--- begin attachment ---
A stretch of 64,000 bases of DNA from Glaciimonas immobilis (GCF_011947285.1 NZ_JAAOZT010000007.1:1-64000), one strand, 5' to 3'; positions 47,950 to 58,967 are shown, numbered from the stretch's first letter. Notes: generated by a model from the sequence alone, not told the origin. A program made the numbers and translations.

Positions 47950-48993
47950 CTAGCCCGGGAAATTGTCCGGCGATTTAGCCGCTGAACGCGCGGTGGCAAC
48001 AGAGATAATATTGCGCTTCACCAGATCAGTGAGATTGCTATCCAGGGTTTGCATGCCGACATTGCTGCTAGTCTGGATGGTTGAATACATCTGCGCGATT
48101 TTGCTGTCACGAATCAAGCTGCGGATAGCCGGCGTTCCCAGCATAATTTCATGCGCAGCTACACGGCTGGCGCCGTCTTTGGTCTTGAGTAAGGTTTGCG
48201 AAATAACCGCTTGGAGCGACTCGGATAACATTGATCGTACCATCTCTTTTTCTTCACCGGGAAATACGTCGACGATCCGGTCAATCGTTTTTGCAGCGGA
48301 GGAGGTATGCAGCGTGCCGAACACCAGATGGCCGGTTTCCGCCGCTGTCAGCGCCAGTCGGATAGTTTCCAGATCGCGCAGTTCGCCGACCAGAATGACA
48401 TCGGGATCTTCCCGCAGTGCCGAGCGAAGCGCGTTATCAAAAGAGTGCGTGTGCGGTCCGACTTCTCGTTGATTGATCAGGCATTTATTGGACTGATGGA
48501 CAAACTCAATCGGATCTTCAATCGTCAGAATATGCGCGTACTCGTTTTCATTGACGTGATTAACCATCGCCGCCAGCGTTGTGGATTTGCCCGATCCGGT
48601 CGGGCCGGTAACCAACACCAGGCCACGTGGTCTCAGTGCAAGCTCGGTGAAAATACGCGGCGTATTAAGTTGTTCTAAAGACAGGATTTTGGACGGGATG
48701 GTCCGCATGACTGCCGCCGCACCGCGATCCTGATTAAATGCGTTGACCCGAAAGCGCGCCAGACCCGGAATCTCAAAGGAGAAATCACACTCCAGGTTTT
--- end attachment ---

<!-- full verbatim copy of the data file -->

A stretch of 64,000 bases of DNA from Glaciimonas immobilis (GCF_011947285.1 NZ_JAAOZT010000007.1:1-64000), one strand, 5' to 3'; positions 47,950 to 58,967 are shown, numbered from the stretch's first letter. Notes: generated by a model from the sequence alone, not told the origin. A program made the numbers and translations.

Positions 47950-48993
47950 CTAGCCCGGGAAATTGTCCGGCGATTTAGCCGCTGAACGCGCGGTGGCAAC
48001 AGAGATAATATTGCGCTTCACCAGATCAGTGAGATTGCTATCCAGGGTTTGCATGCCGACATTGCTGCTAGTCTGGATGGTTGAATACATCTGCGCGATT
48101 TTGCTGTCACGAATCAAGCTGCGGATAGCCGGCGTTCCCAGCATAATTTCATGCGCAGCTACACGGCTGGCGCCGTCTTTGGTCTTGAGTAAGGTTTGCG
48201 AAATAACCGCTTGGAGCGACTCGGATAACATTGATCGTACCATCTCTTTTTCTTCACCGGGAAATACGTCGACGATCCGGTCAATCGTTTTTGCAGCGGA
48301 GGAGGTATGCAGCGTGCCGAACACCAGATGGCCGGTTTCCGCCGCTGTCAGCGCCAGTCGGATAGTTTCCAGATCGCGCAGTTCGCCGACCAGAATGACA
48401 TCGGGATCTTCCCGCAGTGCCGAGCGAAGCGCGTTATCAAAAGAGTGCGTGTGCGGTCCGACTTCTCGTTGATTGATCAGGCATTTATTGGACTGATGGA
48501 CAAACTCAATCGGATCTTCAATCGTCAGAATATGCGCGTACTCGTTTTCATTGACGTGATTAACCATCGCCGCCAGCGTTGTGGATTTGCCCGATCCGGT
48601 CGGGCCGGTAACCAACACCAGGCCACGTGGTCTCAGTGCAAGCTCGGTGAAAATACGCGGCGTATTAAGTTGTTCTAAAGACAGGATTTTGGACGGGATG
48701 GTCCGCATGACTGCCGCCGCACCGCGATCCTGATTAAATGCGTTGACCCGAAAGCGCGCCAGACCCGGAATCTCAAAGGAGAAATCACACTCCAGGTTTT